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A LOVE LETTER TO LITTLE TOKYO

Fugetsu-Do looked exactly the same when my Uncle Mits brought me here 25 years ago.

 

Colorful Japanese sweets--mochi and manju--are displayed in the glass cases; black and white photos of Little Tokyo’s past cover the walls; the woodwork throughout the store is straight from Showa-era Japan.

 

3rd-generation owner Brian Kito steps from the bustle of the kitchen to greet us and leans a hand against the front counter. A sweet smell drifts through the shop as he explains the different products.

 

“There are seasonal ones here that we only make two months out of the year, and they’re completely traditional and go back hundreds of years,” he says. “The traditional side of this is the most important part of it.”

 

The confectionery still serves the mochi my grandparents ate, and they still make it the same way they did when they opened in 1903. It’s been around long enough, my great-grandparents may have eaten here after they immigrated from Japan.

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Eating Fugetsu-Do’s mochi connects me to a place and a time. The chewy white-and-pink suama mochi reminds me of long summer evenings with my grandma. Their cakey chofu manju reminds me of drinking tea with my mom.

 

I’m acutely aware that if Fugetsu-Do closes, I’ll lose this direct link to my family and my culture. If it goes away, I’ll lose a part of what makes me who I am.

 

Just last year, Mikawaya--the only other Japanese confectionery in Little Tokyo--closed their doors after 111 years.

 

“My feeling was maybe it’s time to slow it down a little bit. I’m getting close to retirement,” Brian says. “Then my competitors closed and left me like ‘Well, here I am.’”

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He walks us outside the shop onto First Street, narrows his eyes as he scans his surroundings, gives a nod to an elderly couple as they walk by. He looks aware and at home.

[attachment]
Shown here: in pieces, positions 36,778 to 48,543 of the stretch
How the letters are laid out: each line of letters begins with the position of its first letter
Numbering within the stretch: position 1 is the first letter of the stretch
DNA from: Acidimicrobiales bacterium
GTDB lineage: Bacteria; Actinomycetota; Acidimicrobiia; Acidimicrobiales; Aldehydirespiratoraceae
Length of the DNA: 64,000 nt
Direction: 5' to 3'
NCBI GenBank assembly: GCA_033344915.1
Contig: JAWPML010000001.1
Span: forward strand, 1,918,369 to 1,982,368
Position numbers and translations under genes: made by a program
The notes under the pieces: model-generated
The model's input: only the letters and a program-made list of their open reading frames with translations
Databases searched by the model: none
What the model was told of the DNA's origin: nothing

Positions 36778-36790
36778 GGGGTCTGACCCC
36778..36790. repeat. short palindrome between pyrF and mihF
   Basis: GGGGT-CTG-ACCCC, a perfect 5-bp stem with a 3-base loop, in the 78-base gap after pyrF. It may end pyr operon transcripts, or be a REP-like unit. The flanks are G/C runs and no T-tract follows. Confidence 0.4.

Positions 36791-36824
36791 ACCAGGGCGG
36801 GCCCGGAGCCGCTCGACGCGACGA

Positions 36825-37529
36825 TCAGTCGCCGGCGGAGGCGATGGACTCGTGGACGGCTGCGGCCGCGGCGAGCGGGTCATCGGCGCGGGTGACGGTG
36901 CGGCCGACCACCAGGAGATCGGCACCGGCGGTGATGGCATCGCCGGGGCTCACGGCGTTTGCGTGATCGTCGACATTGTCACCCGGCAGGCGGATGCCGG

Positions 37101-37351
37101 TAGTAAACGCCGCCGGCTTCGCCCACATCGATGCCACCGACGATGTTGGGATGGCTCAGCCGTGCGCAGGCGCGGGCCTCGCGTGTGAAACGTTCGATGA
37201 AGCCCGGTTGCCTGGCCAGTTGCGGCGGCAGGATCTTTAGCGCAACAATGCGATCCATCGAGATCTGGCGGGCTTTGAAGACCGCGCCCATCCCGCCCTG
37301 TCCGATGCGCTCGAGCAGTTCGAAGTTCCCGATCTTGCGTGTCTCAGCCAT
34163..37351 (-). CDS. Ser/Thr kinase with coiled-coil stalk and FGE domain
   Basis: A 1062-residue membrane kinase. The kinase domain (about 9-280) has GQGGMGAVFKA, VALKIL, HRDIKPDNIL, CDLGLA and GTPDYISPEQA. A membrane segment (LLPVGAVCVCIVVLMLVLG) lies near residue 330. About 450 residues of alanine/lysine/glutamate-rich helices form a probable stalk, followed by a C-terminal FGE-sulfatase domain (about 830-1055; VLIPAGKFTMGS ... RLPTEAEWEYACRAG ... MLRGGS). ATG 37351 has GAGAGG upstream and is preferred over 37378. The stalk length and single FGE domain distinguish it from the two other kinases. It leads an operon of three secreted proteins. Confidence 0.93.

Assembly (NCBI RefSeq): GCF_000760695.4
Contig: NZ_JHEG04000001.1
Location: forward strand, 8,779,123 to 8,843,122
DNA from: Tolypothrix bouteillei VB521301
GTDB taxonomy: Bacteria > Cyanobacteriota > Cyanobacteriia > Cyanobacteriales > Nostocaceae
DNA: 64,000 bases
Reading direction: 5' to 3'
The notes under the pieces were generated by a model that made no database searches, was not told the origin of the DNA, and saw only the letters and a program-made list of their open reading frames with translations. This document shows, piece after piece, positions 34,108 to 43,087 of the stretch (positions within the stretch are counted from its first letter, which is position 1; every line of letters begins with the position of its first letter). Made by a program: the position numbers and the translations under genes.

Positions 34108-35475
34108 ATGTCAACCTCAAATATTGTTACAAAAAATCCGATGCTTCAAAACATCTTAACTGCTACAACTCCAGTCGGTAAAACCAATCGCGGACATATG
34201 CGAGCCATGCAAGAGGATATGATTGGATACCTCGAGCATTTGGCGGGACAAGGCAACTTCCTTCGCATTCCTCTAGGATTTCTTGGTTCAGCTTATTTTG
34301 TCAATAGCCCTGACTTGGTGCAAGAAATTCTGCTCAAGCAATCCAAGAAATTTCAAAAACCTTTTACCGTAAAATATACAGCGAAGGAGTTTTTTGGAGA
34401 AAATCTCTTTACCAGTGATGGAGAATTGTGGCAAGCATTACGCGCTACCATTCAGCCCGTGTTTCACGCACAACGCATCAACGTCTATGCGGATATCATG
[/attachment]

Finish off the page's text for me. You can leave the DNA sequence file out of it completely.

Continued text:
A block to the north, a homeless encampment of about thirty tents has occupied Toriumi Plaza. To the south, chain-link fences, a massive crane, machine sounds from the work on LA’s Regional Connector.

 

Brian’s eyes hover on the construction.

 

“My biggest concern is our new metro line coming in,” he says. “Before the pandemic, it was driving rent up. I fear because of the increasing rents that some of the more traditional stores may not be able to stay here.

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While Little Tokyo has about 440 small businesses, and 50 legacy businesses over 20 years old, only a handful have survived since Little Tokyo’s heyday in the 1960s, only a few come close to spanning the neighborhood’s 137-year history.

 

Each of the remaining businesses are a living memory, a generational bridge. The spaces and products, the smells and the food connect us to each other, to our past. To keep the business running is an act of preservation, a stance against loss.

 

Even since its beginnings, the neighborhood has grappled with challenges: economic depression, blight, displacement from World War II and eminent domain. The community’s ethos is manifest in its struggle to survive, its fight for place. 

 

“Little Tokyo has always been under threat,” Mike Okamura, president of the Little Tokyo Historical Society (LTHS) tells us. “All this started in the early 20th century with the anti-Japanese laws on the books in California and along the West Coast. So it was decades of hardship and being unwanted in this country.”

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A delivery person rounds the corner pulling four boxes of rice flour on a hand truck. They bow at Brian who gives a quick arigatou-ne and shifts casually on his feet.

 

“We had done this before after the redevelopment of this area in the 80s and the early 90s,” he explains. “All the little mom and pop shops were being closed up because they were redeveloping the buildings here. Nobody knew each other, you didn’t have that teamwork anymore, it didn’t feel like any culture at all.

 

“Truthfully, I probably should have closed the store in 1993. That was our 90th anniversary. Financially we were hurting. All of Little Tokyo was horrible.”

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